Archived: Fundamentals of Fiber Bragg Grating (FBG) Optical Sensing

Publish Date: Jul 09, 2018 | 12 Ratings | 4.67 out of 5 | Print


This document has been archived and is no longer updated by National Instruments.

Table of Contents

  1. Overview
  2. Introduction to Fiber-Optic Sensors
  3. Fiber Bragg Grating (FBG) Sensors
  4. Methods of Interrogation
  5. Benefits of FBG Optical Sensing
  6. Benefits of the NI PXIe-4844 Optical Sensor Interrogator
  7. Next Steps

1. Overview

Electrical sensors have for decades been the standard mechanism for measuring physical and mechanical phenomena. Despite their ubiquity, these sensors have inherent limitations such as transmission loss and susceptibility to electromagnetic interference (noise) that make their usage challenging or impractical in many applications. Fiber-optic sensing is an excellent solution to these challenges, using light rather than electricity and standard optical fiber in place of copper wire.

The tremendous amount of innovation over the past two decades in the optoelectronics and fiber-optic communication industries has significantly reduced optical component prices and improved quality. By leveraging these economies of scale, fiber-optic sensors and instruments have moved from experimental research applications in the lab to broad usage and applicability in field applications such as structural health monitoring.

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2. Introduction to Fiber-Optic Sensors

Fundamentally, a fiber-optic sensor works by modulating one or more properties of a propagating light wave, including intensity, phase, polarization, and frequency, in response to the environmental parameter being measured. Extrinsic (hybrid) optical sensors use the fiber only as a mechanism to transmit light to and from a sensing element, while intrinsic optical sensors use the optical fiber itself as the sensing element.

At the core of optical sensing technology is the optical fiber – a thin strand of glass that transmits light within its core. An optical fiber is composed of three main components: the core, the cladding, and the buffer coating. The cladding reflects stray light back into the core, ensuring the transmission of light through the core with minimal loss. This is achieved with a higher refractive index in the core relative to the cladding, causing a total internal reflection of light. The outer buffer coating serves to protect the fiber from external conditions and physical damage. It can incorporate many layers depending on the amount of ruggedness and protection required.

Figure 1. Cross Section of a Typical Fiber-Optic Cable

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3. Fiber Bragg Grating (FBG) Sensors

One of the most commonly used and broadly deployed optical sensors is the fiber Bragg grating (FBG), which reflects a wavelength of light that shifts in response to variations in temperature and/or strain. FBGs are constructed by using holographic interference or a phase mask to expose a short length of photosensitive fiber to a periodic distribution of light intensity. The refractive index of the fiber is permanently altered according to the intensity of light it is exposed to. The resulting periodic variation in the refractive index is called a fiber Bragg grating.

When a broad-spectrum light beam is sent to an FBG, reflections from each segment of alternating refractive index interfere constructively only for a specific wavelength of light, called the Bragg wavelength, described in equation (1). This effectively causes the FBG to reflect a specific frequency of light while transmitting all others.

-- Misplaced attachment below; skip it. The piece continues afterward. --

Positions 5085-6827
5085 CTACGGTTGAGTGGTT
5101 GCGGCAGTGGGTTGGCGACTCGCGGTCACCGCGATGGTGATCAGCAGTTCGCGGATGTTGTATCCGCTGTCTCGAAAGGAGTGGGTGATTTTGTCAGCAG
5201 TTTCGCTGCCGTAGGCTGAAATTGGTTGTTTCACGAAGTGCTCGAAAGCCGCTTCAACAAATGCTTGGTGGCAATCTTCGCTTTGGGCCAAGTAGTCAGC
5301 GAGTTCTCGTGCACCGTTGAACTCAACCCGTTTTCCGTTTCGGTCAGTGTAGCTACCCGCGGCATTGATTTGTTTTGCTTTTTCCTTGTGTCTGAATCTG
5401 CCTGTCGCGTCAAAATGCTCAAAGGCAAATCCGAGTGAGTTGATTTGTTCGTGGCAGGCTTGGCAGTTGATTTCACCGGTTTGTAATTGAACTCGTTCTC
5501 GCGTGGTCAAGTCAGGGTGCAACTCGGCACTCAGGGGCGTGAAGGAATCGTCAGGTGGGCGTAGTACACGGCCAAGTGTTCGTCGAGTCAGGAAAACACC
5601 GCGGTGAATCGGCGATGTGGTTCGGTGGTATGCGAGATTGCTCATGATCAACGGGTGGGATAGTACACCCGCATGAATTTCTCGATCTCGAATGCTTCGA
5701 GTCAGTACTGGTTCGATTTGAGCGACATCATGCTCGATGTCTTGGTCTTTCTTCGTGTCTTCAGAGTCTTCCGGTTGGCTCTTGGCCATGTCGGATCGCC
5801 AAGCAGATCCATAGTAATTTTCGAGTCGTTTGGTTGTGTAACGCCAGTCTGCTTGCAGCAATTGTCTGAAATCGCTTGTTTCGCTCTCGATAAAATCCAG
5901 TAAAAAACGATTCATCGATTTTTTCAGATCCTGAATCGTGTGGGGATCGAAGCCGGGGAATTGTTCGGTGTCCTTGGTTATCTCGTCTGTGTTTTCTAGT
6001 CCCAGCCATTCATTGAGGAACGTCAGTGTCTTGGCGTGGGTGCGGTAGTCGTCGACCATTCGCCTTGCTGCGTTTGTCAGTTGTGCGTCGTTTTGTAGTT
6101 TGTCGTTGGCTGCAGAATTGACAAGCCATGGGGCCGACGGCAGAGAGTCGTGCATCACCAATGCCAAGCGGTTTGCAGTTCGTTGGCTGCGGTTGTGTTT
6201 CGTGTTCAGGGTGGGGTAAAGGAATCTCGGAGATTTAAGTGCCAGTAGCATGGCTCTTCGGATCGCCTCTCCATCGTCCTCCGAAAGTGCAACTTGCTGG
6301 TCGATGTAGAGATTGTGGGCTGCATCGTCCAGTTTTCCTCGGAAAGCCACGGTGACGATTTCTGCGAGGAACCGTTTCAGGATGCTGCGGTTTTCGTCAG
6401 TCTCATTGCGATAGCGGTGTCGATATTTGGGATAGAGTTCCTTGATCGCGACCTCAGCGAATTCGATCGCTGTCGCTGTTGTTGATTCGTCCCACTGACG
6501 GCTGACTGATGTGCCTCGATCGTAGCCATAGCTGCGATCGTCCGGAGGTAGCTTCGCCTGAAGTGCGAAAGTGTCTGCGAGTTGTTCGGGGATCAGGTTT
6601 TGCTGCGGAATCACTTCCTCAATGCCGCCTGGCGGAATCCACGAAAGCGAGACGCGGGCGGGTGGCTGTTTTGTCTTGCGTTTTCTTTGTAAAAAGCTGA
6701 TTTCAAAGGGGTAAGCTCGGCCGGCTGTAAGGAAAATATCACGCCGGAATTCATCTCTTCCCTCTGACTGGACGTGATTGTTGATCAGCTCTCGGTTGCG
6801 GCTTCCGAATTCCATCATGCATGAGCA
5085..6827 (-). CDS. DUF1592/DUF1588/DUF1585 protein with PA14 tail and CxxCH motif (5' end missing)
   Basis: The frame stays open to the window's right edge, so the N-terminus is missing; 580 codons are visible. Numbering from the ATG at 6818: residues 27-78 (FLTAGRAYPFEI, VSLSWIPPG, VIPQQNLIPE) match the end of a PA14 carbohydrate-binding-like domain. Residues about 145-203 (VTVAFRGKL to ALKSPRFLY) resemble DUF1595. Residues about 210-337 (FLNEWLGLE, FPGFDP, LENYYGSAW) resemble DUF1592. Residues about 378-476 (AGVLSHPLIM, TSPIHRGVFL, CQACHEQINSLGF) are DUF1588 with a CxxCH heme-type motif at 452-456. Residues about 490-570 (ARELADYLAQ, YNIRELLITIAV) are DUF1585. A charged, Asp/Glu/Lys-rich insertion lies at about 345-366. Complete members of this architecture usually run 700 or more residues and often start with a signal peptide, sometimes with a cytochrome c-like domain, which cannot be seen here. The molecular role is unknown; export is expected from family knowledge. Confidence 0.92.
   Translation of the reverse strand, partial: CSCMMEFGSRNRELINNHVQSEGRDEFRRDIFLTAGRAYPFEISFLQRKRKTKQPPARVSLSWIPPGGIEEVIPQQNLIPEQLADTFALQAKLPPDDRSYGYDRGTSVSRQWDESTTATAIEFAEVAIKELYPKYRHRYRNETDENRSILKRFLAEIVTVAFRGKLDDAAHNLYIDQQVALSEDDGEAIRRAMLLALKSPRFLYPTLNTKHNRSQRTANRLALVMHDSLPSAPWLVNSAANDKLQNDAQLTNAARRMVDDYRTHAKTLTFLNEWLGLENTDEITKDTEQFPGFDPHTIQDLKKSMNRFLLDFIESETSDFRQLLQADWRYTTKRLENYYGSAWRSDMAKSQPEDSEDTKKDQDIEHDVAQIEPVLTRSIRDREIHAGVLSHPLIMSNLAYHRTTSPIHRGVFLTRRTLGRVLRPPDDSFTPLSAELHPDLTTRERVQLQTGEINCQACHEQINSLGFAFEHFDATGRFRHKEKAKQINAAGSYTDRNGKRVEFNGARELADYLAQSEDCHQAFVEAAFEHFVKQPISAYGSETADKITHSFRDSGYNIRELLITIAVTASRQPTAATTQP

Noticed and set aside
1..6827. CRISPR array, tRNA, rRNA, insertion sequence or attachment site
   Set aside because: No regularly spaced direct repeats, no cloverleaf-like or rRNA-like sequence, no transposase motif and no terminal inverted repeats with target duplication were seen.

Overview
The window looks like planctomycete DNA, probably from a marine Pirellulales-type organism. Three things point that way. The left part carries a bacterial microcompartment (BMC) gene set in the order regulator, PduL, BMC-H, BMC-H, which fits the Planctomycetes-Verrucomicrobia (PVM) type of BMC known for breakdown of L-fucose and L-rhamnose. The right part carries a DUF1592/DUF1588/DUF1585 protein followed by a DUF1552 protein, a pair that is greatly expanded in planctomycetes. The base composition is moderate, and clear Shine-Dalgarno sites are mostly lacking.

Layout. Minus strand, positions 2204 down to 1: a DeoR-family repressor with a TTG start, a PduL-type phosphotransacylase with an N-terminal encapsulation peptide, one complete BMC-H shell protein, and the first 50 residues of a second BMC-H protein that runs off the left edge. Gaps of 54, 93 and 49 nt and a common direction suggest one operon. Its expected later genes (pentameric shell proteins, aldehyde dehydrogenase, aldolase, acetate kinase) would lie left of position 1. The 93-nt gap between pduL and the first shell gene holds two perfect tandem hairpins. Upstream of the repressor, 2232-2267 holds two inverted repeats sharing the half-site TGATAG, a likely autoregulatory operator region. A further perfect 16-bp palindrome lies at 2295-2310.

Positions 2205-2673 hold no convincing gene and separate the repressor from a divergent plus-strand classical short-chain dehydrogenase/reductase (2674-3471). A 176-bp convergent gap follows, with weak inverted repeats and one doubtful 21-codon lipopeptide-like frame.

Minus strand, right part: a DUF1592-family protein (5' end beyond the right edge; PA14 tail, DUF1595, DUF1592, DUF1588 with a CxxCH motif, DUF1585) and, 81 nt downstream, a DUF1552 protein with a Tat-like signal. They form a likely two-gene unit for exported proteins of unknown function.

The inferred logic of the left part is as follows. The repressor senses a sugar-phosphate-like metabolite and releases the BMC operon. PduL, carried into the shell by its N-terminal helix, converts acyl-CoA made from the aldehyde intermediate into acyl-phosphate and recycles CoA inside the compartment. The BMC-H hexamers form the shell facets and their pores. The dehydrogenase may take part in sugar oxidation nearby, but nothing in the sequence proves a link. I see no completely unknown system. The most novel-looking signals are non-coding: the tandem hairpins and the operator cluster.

In equation (1), λb is the Bragg wavelength, n is the effective refractive index of the fiber core, and Λ is the spacing between the gratings, known as the grating period.

Figure 2. Operation of an FBG Optical Sensor

Because the Bragg wavelength is a function of the spacing between the gratings (L in Equation 1), FBGs can be manufactured with various Bragg wavelengths, which enables different FBGs to reflect unique wavelengths of light.


Figure 3. An Expanded View of an FBG

Changes in strain and temperature affect both the effective refractive index n and grating period Λ of an FBG, which results in a shift in the reflected wavelength. The change of wavelength of an FBG due to strain and temperature can be approximately described by equation (2):


where Δλ is the wavelength shift and λo is the initial wavelength.

The first expression describes the impact of strain on the wavelength shift, where pe is the strain-optic coefficient, and ε is the strain experienced by the grating. The second expression describes the impact of temperature on the wavelength shift, where αΛ is the thermal expansion coefficient and αn is the thermo-optic coefficient. αn describes the change in refractive index while αΛ describes the expansion of the grating, both due to temperature.

Because an FBG responds to both strain and temperature, you need to account for both effects and distinguish between the two. For sensing temperature, the FBG must remain unstrained. You can use packaged FBG temperature sensors to ensure the FBG inside the package is not coupled to any bending, tension, compression, or torsion forces. The expansion coefficient αΛ of glass is practically negligible; thus, changes in the reflected wavelength due to temperature can be primarily described by the change in the refractive index αn of the fiber.

FBG strain sensors are somewhat more complex because both temperature and strain influence the sensor’s reflected wavelength. For proper strain measurements, you must compensate for the temperature effects on the FBG. You can achieve this by installing an FBG temperature sensor in close thermal contact with the FBG strain sensor. A simple subtraction of the FBG temperature sensor wavelength shift from the FBG strain sensor wavelength shift removes the second expression of equation (2), yielding a temperature compensated strain value.

The process of mounting an FBG strain gage is similar to mounting conventional electrical gages, and FBG strain gages are available with a variety of form factors and mounting options including epoxy, weldable, bolt-on, and embedded.

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4. Methods of Interrogation

The ability to write FBGs with unique Bragg wavelengths lends itself well to wavelength division multiplexing (WDM) techniques. This provides the ability to daisy chain multiple sensors with different Bragg wavelengths along a single fiber over long distances. WDM provides each FBG sensor its unique wavelength range within the light spectrum. Because of the wavelength nature of FBG, sensor measurements remain accurate even with light intensity losses/attenuations due to bending or transmission.